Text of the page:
Girls, Lingerie and Money? Stop the Presses!

Modern commentators often bemoan the current state of journalism.

They often point to the lowering of journalistic standards due to budget constraints, an obsession with celebrity culture and an over-reliance on stories designed purely to shock or titillate. If only journalists had the same integrity they had in the good old days then politicians would be held to account, investigative reporting would uncover corruption and organised crime and we wouldn’t find stories becoming front page news merely because they carry the whiff of sex and scandal.

Really?

Yesterday I came across this story at the excellent Museum of Hoaxes from 1950 that broke in local Florida newspapers and quickly became front page news across the USA. And all the modern elements of a tabloid feast  were there in full force…

It was a crime that may well have never been uncovered. At the offices of the Southern Bell Telephone Company female employees had begun a systematic theft of coins as they were delivered from Miami’s payphone boxes. They had worked out that, if they stole the money before the coins were counted (which was their job anyway) then the company would never miss the money. The girls smuggled the coins out stuffed in their bras.

Cash Cow

Lacking actual crime footage, reporters employed model Marge Connors and stuffed her bra with cash

Their criminal enterprise was only uncovered when the sister of one of the girls reported the theft of $5000 from a chest in her house. As the patrolman left, Betsy Corrigan, another employee, pulled up in her car. The officer decided to search it, found over $4000 in coins in a suitcase and the story began to spill out.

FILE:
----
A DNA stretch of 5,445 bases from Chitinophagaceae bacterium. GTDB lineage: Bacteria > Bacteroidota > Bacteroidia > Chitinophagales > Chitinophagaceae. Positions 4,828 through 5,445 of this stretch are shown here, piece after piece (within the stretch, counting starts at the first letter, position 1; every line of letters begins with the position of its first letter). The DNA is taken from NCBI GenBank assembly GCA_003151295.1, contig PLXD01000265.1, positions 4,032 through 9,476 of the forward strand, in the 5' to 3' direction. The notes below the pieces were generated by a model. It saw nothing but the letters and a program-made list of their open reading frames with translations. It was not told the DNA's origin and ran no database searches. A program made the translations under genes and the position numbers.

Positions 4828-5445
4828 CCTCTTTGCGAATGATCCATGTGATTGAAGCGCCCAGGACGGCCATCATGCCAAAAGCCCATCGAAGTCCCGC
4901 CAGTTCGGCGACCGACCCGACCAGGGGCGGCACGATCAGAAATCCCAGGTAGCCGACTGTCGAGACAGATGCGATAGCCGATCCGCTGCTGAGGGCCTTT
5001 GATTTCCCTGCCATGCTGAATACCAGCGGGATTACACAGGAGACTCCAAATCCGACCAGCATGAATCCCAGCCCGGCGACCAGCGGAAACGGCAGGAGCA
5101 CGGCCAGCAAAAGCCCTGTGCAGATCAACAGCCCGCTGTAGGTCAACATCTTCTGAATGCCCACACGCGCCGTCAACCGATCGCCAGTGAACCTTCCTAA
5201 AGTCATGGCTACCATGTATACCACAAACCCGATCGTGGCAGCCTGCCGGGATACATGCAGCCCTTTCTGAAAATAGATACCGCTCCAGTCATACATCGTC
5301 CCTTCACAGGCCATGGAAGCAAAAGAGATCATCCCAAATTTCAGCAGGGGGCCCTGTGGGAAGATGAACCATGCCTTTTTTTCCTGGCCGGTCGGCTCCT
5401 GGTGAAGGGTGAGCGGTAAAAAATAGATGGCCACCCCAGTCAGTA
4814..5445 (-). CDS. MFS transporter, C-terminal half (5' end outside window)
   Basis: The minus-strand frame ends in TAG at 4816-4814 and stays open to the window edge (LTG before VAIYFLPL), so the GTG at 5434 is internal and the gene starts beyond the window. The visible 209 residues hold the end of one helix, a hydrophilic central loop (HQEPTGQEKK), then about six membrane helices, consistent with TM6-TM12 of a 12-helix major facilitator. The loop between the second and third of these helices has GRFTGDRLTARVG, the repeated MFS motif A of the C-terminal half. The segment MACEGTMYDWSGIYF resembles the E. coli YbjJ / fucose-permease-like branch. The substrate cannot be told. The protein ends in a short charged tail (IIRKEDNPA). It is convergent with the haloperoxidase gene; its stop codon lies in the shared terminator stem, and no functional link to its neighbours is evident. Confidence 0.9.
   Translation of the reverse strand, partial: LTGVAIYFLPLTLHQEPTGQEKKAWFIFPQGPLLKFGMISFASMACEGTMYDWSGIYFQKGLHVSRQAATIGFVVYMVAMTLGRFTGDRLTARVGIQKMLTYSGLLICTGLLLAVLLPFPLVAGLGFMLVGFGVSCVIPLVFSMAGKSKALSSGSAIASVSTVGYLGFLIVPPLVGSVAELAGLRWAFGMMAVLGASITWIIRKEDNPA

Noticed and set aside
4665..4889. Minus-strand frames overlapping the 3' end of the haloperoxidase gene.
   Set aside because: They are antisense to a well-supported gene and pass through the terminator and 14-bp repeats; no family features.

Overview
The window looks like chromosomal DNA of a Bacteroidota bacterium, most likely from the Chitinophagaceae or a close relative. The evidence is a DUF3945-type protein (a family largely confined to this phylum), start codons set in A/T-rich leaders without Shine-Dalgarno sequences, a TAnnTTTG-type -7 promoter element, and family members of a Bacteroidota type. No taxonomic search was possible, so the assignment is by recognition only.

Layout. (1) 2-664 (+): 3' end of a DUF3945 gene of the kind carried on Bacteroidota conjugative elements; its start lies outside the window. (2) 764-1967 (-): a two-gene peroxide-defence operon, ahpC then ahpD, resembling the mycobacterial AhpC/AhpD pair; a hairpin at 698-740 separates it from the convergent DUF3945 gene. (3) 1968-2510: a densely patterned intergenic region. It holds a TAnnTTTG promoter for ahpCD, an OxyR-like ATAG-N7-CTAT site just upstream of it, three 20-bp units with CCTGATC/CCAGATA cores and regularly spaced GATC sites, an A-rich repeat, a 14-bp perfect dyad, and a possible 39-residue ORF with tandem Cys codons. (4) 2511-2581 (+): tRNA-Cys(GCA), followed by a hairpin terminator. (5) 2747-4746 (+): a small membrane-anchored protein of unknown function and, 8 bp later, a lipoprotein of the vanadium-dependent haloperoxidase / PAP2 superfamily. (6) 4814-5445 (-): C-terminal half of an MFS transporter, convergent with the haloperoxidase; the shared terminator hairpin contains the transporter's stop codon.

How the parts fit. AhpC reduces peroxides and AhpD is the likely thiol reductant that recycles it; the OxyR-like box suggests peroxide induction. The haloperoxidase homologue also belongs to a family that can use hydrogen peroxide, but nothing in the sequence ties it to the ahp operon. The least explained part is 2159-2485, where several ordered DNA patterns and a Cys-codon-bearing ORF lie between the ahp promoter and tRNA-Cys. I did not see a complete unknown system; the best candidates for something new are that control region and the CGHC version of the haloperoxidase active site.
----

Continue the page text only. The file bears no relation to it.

And the press went into a feeding frenzy. The story was dubbed variously “The Case of the Silver Falsies,” “The Case of the Clinking Brassieres,” and “The Bra Bandits.” Eventually, the most popular name proved to be the “Brassiere Brigade”.

In a grand twist the newspapermen must have relished, the Assistant Dade County Solicitor Michael Zarowny explained in an interview…

There is no way to tell if the money was taken from the boxes, nor how much. The phone company is not in a position to say if it lost anything. We have no date when the offense was committed, who got the money nor how much was taken. The girls simply dropped rolls of nickels, dimes and quarters into their brassieres before they were put thru the counting machines. Thus no record of the exact amount of silver could be made.

Quickly the women, realising there was no evidence against them, withdrew their confession and turned up for work the next day only to find themselves sacked. Mr Zarowny’s boss stalled for time and told the papers…

If everyone will just keep their brassieres — I mean their shirts — on for a few days we will have some cases. It is a question of assembling evidence and charges definitely will be filed.

And filed they were. An auditor managed to prove there were definite discrepancies between phone records and expected revenues and the women were finally charged with Grand Larceny but received the surprisingly lenient sentence of only a year in prison and an order to pay restitution to Southern Bell of $24,118.

It’s a fascinating story and I’m sure it would have got me buying newspapers. What I’d like to see now is an investigative journalist track down the women and tell me what happened to them when they got out of stir.

Are there kids out there who know their Grandma was a member of the “Brassiere Brigade”?


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